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Edith Irvine photographs, approximately 1870-1931

Identifier: MSS P 585 Series 1

Scope and Contents

Comprised primarily of photographs created by Edith Irvine between 1900 and 1920. Subjects of the photographs include: Yosemite National Park, Calaveras Big Trees State Park, construction of the Meadow Lake Dam and Electra Powerhouse, and early residents of Mokelumne Hill and Calaveras County, California. The most notable unit of photographs deals with the aftermath of the 1906 San Francisco, which Irvine was on hand to photograph just after the quake occurred. Also included in the series are biographical photographs of Irvine and her family taken by other photographers. These include early portraits as well as a photograph of Irvine as a teacher.


  • approximately 1870-1931


Conditions Governing Access

Open for public research. Proofs of the negatives and original photographs are kept in cold storage and access requires 24 hours advance notice.

Gelatin dry plate negatives are restricted.

Conditions Governing Use

Permission to publish material from the Edith Irvine Photograph Collection must be obtained from the Reference Supervisor, L. Tom Perry Special Collections, and the L. Tom Perry Board of Curators.

Biographical History

From the Collection:

Edith Irvine (1884-1949) was a teacher and photographer in Calaveras County, California. She is best known for her photographs documenting the 1906 San Francisco Earthquake.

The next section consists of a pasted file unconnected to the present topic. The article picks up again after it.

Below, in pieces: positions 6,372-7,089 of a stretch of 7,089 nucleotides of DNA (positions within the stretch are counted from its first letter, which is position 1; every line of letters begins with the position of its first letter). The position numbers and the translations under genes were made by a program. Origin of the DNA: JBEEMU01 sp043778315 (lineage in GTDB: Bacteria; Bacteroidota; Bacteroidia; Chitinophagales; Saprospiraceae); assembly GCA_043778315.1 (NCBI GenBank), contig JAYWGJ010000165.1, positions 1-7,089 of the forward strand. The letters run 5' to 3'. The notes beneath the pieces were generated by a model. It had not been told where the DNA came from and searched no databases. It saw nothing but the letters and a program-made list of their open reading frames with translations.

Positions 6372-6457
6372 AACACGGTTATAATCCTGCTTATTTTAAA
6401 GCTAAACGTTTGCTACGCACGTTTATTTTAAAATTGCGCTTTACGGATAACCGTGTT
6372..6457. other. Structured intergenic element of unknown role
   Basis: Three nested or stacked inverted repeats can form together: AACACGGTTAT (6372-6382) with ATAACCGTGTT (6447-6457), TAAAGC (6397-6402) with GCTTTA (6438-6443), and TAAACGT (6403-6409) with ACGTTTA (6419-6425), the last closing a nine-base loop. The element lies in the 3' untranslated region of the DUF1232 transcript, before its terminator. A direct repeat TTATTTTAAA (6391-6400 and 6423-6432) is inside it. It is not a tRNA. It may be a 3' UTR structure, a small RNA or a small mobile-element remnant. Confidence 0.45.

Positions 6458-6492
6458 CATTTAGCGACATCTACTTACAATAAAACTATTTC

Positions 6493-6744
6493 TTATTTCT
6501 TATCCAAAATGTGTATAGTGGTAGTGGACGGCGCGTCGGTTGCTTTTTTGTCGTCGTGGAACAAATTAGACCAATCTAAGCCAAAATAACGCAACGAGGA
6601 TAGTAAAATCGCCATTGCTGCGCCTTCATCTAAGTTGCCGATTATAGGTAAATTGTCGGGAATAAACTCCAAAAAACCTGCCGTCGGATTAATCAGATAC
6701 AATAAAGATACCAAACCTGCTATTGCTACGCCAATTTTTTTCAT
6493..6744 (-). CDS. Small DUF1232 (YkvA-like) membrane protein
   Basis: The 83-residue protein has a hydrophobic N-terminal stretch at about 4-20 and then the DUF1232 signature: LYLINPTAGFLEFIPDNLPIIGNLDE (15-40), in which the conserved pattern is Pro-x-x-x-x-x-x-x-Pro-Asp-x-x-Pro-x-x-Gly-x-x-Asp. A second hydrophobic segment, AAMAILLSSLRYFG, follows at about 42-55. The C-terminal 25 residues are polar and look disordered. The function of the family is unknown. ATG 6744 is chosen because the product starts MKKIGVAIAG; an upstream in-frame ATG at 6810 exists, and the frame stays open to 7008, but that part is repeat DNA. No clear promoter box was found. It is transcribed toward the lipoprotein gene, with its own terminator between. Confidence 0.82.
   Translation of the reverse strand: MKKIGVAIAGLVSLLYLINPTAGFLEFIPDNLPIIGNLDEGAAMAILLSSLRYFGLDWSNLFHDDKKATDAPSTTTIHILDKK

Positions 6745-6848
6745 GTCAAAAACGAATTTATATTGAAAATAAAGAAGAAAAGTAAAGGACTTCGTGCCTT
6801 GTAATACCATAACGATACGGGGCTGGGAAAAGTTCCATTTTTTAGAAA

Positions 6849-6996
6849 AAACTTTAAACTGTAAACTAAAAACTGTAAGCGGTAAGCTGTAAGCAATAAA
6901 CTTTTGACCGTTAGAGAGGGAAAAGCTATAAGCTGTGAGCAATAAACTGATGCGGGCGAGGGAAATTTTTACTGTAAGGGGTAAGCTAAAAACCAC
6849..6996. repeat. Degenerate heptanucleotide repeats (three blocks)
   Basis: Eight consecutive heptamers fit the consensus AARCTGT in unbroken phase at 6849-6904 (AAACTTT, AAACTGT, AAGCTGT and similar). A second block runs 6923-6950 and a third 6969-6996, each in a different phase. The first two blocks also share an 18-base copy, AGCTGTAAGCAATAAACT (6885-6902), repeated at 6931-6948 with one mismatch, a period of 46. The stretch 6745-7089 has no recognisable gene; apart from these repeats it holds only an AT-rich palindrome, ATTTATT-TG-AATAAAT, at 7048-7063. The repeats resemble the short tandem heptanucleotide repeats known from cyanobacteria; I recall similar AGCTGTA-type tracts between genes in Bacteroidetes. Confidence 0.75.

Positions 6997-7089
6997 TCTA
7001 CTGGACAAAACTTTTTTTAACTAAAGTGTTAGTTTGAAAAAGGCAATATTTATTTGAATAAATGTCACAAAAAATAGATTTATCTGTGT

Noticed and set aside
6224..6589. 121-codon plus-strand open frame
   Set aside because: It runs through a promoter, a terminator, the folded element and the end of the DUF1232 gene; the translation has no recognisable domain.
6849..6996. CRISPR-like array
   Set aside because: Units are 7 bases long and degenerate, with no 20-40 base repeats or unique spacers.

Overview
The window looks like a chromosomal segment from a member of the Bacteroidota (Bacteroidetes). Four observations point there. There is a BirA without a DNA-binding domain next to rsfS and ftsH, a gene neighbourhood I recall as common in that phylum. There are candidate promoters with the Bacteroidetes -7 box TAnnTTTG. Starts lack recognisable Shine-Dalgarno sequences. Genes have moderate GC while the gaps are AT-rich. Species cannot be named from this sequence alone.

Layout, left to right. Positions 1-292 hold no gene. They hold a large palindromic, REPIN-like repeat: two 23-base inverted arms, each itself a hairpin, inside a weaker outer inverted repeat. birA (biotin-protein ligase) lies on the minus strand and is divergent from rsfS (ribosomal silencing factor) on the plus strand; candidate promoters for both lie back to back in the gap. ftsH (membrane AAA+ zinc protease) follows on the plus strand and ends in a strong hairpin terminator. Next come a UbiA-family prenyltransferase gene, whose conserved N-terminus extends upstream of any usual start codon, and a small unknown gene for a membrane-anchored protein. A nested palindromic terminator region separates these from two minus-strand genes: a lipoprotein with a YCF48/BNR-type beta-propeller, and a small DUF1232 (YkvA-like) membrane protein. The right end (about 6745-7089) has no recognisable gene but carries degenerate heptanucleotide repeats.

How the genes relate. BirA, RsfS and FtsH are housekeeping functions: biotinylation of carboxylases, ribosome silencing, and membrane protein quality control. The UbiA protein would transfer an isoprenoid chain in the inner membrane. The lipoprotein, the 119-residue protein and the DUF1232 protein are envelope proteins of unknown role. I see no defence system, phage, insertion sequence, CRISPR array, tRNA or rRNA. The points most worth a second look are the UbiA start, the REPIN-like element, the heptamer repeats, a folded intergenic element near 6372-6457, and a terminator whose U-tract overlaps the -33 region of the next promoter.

Lizzie Edith Irvine was born January 7, 1884 in Sheep Ranch, California and was reared in a prosperous Mokelumne Hill household. Edith took her first major photography assignment as a teen, when she was hired by the Standard Electric Company of California to photograph construction of the Electra Power Plant. Her most celebrated photographs, however, were taken in the aftermath of the 1906 San Francisco Earthquake. Later photographs largely concentrate on her community, including local schools, community events, and portraits of friends and neighbors.

Sometime after 1910, Edith turned to teaching as a profession. In addition to teaching, she served as a Board of Education member as well as the principal of Moke Hill High School. Edith retired from education in the early 1930s due to health concerns. In her later years, she edited and contributed to Mokelumne Hill's newspaper, the Calaveras Weekly. Edith Irvine died in Calaveras County, California on August 14, 1949.


8 boxes

Language of Materials